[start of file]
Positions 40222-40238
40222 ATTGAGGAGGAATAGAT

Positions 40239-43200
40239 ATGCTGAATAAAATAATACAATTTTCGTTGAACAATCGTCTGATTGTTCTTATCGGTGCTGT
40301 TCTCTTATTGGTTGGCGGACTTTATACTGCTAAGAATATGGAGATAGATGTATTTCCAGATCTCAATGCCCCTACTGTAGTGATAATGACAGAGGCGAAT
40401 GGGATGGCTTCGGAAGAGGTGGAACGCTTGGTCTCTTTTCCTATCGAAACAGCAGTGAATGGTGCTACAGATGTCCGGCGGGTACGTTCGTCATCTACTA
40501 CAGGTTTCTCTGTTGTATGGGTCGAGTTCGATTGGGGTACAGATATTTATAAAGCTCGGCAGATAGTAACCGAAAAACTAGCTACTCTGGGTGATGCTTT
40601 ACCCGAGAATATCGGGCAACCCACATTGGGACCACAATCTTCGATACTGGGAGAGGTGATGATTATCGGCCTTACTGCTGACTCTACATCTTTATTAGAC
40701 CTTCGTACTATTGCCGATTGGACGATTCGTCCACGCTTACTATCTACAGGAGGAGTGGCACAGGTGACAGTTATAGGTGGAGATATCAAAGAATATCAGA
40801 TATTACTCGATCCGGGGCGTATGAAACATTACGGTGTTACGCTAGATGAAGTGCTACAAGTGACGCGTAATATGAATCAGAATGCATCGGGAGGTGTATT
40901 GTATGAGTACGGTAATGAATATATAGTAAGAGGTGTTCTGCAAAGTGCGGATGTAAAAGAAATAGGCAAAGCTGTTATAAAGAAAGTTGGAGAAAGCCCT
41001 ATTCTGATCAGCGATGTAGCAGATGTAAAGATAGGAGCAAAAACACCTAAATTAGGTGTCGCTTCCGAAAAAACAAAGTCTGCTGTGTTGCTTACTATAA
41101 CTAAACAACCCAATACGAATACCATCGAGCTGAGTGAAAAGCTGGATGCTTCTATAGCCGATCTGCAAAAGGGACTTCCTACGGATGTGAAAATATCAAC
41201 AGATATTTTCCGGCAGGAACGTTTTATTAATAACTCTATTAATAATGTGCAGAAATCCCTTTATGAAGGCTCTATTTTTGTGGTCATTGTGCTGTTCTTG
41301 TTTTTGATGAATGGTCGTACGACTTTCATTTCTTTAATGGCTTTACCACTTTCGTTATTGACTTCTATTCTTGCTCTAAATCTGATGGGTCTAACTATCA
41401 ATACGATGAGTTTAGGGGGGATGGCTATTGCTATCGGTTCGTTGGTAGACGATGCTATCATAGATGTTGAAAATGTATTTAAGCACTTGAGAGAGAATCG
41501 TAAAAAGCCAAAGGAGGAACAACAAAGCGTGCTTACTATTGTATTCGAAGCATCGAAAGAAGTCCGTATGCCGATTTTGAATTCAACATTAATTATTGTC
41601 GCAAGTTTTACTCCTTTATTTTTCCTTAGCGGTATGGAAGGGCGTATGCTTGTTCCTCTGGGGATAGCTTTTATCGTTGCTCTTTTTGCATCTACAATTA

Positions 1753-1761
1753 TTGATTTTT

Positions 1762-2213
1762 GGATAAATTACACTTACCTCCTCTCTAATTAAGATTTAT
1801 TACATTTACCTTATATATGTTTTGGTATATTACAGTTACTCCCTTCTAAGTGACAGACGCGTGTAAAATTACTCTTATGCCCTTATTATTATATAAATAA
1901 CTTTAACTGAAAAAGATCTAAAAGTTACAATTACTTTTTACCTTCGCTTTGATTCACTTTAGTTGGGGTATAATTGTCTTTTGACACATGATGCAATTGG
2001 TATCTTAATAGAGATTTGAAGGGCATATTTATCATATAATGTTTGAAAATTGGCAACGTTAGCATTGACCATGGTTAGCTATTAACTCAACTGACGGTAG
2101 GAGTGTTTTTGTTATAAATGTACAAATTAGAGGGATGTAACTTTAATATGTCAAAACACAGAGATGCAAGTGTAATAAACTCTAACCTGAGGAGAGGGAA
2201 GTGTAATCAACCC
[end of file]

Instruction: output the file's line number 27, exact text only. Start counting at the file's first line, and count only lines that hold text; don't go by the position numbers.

2201 GTGTAATCAACCC